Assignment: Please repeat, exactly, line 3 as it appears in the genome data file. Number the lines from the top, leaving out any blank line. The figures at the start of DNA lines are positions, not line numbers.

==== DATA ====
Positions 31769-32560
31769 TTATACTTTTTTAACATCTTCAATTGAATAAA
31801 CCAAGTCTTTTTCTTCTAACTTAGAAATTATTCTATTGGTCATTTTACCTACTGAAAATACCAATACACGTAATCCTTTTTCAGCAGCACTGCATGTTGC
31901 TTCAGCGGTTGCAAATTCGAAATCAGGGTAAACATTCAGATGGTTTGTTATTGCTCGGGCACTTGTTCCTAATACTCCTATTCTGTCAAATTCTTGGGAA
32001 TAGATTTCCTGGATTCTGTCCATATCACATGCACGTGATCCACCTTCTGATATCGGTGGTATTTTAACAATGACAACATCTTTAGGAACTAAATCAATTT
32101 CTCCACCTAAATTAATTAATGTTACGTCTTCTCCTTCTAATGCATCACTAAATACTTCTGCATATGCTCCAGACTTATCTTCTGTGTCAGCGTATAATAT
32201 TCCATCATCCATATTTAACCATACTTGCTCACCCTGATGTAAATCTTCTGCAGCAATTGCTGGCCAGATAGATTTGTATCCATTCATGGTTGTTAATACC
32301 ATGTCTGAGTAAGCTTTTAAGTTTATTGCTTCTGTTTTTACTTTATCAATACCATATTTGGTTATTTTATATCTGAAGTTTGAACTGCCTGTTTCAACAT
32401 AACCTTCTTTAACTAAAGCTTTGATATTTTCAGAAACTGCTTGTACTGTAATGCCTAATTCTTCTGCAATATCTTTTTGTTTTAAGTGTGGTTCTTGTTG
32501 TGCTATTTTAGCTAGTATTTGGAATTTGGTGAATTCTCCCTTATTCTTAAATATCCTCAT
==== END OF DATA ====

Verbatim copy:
31801 CCAAGTCTTTTTCTTCTAACTTAGAAATTATTCTATTGGTCATTTTACCTACTGAAAATACCAATACACGTAATCCTTTTTCAGCAGCACTGCATGTTGC